Johnny Depp has been a heartthrob for decades, first rising to fame and capturing the hearts of teens everywhere with his role in 21 Jump Street. Since then, he has proved that he is more than just devilish good looks, and has demanded respect for his acting by playing the lead in Edward Scissorhands, Sweeney Todd, What's Eating Gilbert Grape, and The Pirates of the Caribbean. Depp has pulled off many personas and roles in addition to the ones listed above, transforming himself into a vampire, an eccentric candy man, and a delusional mad hatter. Depp's most recent role as America's Native American hero has actually garnered him some negative feedback.
The Lone Ranger is a popular American franchise, starting as a radio show in 1933 and evolving into a television series running between 1949 and 1957. Considering America's past with racism and treatment of minorities, especially the treatment of Native Americans, and combined with the fact that the Lone Ranger was popular long before the advent of the civil rights movements in the '60s, it is understandable, but not forgivable, that the Native American character, Tonto, was never represented well. According to Salon, as The Lone Ranger franchise developed, Tonto was first portrayed as a bloodthirsty savage, then as a slightly competent character in accordance with the Reorganization Act, and finally as a character independent from a tribe, and loyal to the Lone Ranger. His characterization has always been to affirm a stereotype or "prove" that their various laws regarding Native Americans were working; in other words, whatever the American nation has needed.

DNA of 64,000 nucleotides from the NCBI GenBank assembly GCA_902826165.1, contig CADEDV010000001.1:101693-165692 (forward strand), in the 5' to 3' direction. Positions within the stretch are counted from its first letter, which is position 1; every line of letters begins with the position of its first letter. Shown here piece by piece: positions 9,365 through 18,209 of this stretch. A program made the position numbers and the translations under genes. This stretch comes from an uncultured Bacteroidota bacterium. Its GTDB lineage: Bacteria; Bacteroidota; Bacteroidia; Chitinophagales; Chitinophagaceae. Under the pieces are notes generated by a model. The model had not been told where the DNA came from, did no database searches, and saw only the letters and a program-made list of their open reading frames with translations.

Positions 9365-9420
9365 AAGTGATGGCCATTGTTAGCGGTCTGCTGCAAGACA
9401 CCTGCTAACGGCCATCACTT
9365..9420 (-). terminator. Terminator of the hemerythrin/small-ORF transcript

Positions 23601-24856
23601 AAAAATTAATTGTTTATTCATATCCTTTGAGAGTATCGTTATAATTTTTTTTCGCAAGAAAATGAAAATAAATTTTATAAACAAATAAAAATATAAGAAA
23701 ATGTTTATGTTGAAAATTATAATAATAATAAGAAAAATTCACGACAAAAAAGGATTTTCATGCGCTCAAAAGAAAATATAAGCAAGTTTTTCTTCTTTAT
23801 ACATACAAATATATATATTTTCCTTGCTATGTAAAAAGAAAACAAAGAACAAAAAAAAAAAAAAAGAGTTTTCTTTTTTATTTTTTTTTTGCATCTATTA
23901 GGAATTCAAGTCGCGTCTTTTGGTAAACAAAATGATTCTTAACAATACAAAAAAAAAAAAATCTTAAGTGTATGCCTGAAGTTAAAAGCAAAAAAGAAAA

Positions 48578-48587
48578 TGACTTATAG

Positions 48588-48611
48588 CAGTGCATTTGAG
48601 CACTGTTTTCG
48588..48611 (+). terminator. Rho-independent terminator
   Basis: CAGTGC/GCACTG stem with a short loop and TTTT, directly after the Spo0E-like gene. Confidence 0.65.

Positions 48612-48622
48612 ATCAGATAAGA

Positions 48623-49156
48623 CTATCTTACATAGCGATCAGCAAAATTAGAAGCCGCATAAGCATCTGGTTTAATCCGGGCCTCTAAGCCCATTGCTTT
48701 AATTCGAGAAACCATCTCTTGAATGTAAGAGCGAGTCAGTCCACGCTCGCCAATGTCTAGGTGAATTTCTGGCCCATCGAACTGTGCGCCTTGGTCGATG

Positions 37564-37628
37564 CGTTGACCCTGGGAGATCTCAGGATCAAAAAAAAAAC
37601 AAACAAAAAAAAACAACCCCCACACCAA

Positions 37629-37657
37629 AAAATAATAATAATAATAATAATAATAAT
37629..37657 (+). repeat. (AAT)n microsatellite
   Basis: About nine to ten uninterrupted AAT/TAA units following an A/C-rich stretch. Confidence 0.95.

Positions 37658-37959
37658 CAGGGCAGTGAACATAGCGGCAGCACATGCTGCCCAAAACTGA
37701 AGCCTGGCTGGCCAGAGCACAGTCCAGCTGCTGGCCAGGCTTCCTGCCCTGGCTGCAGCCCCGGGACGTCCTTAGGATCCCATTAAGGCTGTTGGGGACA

In the present age, a day where racism has supposedly been abolished and the American government has apologized to Native Americans for past treatment, what new direction can Tonto's character take? According to Adrienne Keene, a Harvard graduate, Depp's Tonto is comprised of all the stereotypes typical of Hollywood, and he totally misrepresented the already underrepresented Native American culture. His costume was based on a painting by Kirby Sattler, a non-Native who has admitted that he does not paint his subjects with historical or ethnical accuracy in mind.
Depp has conferred with Native groups, donated money to Native charities, and has been adopted as an honorary member by the Comanche Nation. Depp's main goal was to create a role model for Native Americans to look up to. According to Keene, that would have been more successful if he had played Tonto as a character that did not use being Native American as the main selling point. While it is true that Depp has used his fame and money from the role to help Native Americans, and the resurfacing of the role has brought these social issues to light, critics have said that it would be better if an actual Native American played the role, instead of Depp.
Though the role of Tonto in this revival of The Lone Ranger is not overtly racist like it was in the past, there are still plenty issues inherent within the character. It is a bit of a dual edge sword; Depp is helping bring awareness to the otherwise ignored Native American culture, but is also engaging in common stereotypes that actually hurt the advances of Native American rights movements. It isn't a perfect step or a completely politically correct role, but it does have certain positive benefits in the rehashing of the popular Western.
WORDS: Donna. Prior to working as a social manager at Edictive in Sydney, Australia She worked as a talent agent in Los Angeles, USA